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Category: nonfiction

Six Random Days in May (newsletter)

This month’s assorted provocations include several commentaries, a story, a funding appeal, and news of recent publications. Two of the items are fiction.

5/5. Got an email saying, “Greetings everybody, I’m Oscar, your friendly spambot. I’ll be feeding you all sorts of incredibly delicious offers from exotic portals for your shopping enjoyment. You’ll want to read each and every one and clip the valuable coupons.”

How nice. I kept reading.

You would be foolish to decline my bountiful offer, but can opt out at any time by visiting my Patreon page and donating $5 to cover my monthly upkeep or just $50 for a whole year, and thank you in advance.

Welcome to my internet family!

Oscar.

At least it doesn’t want Bitcoin. Still considering what to do. Any ideas?

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On Making Literary Connections (newsletter)

Before I forget, Saturday 4/30 is Indie Bookstore day. You may yawn, but it’s a big deal in their struggle for survival. Find a local bookstore and go see what’s happening. Click the poster below to visit a store locator at bookshop.org. Click here to see the full size image. If you have a website or want to send out email about it, copy this section and paste it there.

Click to find a local bookstore near you

And while you’re there, why not browse at the Perfidy Press Bookstore. Thinking of adding a shelf called Friends Recommend... with books that you and others I know believe readers would enjoy. It’ll be limited to 10 titles, so don’t delay, send in your faves.


Scooping Book Reviews

Sometimes the magic works.

It isn’t normally possible for an author to get a new book reviewed in print before it goes to galley, which means you’ve got a publisher or you’re publishing it yourself and it’s all typeset. I’m in a pre-publication limbo, and rather than just twiddling my thumbs til my publisher does their thing, I decided to review my novel myself—but not by itself.

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On Making Black and Other Lives Materially Matter (newsletter)

Celebrating Black History Month reminds one that, like Dr. Martin Luther King, too many African Americans enter history before their time, felled by those sworn to serve and protect them. Their murders have fueled civil rights uprisings such as swept the country in June 2020, after police blithely took the lives of George Floyd, Breonna Taylor and other Black martyrs. The Black Lives Matter movement these events crystallized may be changing things, but how much it has impacted communities across America is tough to assess, at least for me. I guess you have to be there to know.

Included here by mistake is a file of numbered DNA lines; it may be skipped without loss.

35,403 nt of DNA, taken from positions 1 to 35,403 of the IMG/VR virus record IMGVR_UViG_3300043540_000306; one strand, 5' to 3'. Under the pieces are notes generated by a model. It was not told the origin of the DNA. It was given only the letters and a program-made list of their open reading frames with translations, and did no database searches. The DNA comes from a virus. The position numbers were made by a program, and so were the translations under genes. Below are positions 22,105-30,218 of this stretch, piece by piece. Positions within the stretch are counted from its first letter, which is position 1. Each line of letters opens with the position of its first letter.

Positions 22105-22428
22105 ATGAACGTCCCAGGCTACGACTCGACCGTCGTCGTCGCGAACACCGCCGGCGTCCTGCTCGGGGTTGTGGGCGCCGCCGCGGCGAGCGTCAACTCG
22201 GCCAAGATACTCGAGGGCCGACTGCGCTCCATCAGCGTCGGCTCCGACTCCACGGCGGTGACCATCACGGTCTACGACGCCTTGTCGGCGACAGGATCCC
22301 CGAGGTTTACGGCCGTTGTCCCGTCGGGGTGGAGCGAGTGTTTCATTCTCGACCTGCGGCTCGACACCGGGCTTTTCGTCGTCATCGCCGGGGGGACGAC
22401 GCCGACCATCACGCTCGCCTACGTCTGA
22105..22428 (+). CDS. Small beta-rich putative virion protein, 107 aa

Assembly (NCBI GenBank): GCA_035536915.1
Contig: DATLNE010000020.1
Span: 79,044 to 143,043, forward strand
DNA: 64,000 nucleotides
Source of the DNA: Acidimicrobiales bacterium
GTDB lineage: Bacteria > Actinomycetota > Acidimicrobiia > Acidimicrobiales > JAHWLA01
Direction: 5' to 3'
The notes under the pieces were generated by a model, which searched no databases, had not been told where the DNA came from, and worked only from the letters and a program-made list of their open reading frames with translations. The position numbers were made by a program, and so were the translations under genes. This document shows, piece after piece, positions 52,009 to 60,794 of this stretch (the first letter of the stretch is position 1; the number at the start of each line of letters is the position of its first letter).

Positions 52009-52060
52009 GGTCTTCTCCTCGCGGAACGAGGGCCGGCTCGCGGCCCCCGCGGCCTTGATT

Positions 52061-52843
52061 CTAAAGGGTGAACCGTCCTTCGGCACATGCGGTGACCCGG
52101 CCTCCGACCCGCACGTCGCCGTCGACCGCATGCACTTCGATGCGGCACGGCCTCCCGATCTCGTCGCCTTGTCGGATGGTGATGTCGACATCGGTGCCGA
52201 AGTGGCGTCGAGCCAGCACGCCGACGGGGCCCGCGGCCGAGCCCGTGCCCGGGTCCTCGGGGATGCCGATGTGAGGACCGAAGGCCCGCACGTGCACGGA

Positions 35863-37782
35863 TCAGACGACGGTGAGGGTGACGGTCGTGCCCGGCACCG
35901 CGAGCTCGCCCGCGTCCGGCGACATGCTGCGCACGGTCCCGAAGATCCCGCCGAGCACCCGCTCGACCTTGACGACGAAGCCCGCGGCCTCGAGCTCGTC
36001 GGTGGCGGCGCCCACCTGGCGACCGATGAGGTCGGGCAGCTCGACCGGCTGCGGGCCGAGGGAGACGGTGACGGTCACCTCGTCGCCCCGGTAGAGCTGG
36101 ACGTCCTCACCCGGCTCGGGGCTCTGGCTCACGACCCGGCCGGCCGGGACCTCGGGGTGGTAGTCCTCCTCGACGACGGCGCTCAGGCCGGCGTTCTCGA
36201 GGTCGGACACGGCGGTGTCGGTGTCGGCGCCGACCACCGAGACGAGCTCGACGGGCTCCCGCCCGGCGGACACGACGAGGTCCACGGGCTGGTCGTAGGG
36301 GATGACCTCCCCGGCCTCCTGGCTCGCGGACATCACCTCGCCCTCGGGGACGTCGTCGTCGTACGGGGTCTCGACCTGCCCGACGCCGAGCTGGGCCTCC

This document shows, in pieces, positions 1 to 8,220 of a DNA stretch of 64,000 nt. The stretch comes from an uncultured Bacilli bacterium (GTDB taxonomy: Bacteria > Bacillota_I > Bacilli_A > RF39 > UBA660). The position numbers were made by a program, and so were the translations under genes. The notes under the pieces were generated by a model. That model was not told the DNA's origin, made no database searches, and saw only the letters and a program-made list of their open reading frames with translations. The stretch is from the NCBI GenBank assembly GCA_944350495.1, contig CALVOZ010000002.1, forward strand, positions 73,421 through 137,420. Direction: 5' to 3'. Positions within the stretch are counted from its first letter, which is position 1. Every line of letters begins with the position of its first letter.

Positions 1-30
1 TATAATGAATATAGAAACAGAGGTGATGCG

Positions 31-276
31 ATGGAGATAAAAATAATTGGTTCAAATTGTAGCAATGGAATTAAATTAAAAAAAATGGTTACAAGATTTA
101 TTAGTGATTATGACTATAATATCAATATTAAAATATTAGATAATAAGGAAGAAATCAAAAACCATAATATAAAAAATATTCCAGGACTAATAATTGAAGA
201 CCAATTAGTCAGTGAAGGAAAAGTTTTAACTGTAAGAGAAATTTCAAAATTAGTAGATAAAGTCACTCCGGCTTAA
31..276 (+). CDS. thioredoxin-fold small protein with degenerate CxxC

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Remembering Forgotten Lore

As the year inexorably winds down to the orgies of consumption I sometimes call the holydaze, I find myself unaccountably nostalgic for the “old daze,” when my parents, grandparents, and perhaps an aunt, cousin or guest gathered around the table at my childhood home in Connecticut. Along with my parents and theirs, five of my twelve first cousins have since departed to their final destinations. Of the survivors, one of us lives close at hand and she’ll be with us on Thanksgiving, hopefully with stories. Her mom was a fabulous cook who threw large dinner parties I well remember that I’ll never upstage, even with Peking Duck as our main course. (Don’t ask why. It just happened that way.)

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“The freedom and exhilaration of moral insensibility” (Newsletter)

This is a difficult subject, but recently it’s been bothering me a lot and it’s all Steve Bannon’s fault.

Let’s say you hate something—anything from water pollution to child trafficking—with a passion. Maybe a kid you know got poisoned by PCBs or disappeared. You loathe it so much, you feel, that if you ever captured a trafficker or a polluter you would gladly torture him. Better yet, get someone else to do it and enjoy their suffering vicariously.

Maybe you wouldn’t get off on that, but mightn’t you titter at someone slipping on a banana peel? That’s a mild form of schadenfreude, and we’ve all felt it at some point in our lives. We’re talking about human

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The “Beautiful Madness” that is Exarcheia (newsletter)

Street map of Exarchia Neighborhood in Central Athens from openstreetmap.org
Street map of Exarcheia neighborhood in Central Athens from openstreetmap.org
“The walls here are like a daily newspaper, trying to make us get off the couch and roam the streets demanding all that is written on the walls.” — Níkos Tρavvós
Breathlessly stumble down the western flank of the Athenian tourist destination Mount Lycabettus and soon you’ll find yourself slack-jawed, taking in a part of the city that looks and feels a whole lot different from the tourist haunts just blocks away. You’ve entered the twilight zone, a compact triangular enclave called Exarcheia, home to artists, poets, intellectuals, immigrants, communists and anarchists, a creative churn of radical visions, defying authority, making its own rules, perpetually decolonizing itself. Wikipedia tells us that in Exarcheia:
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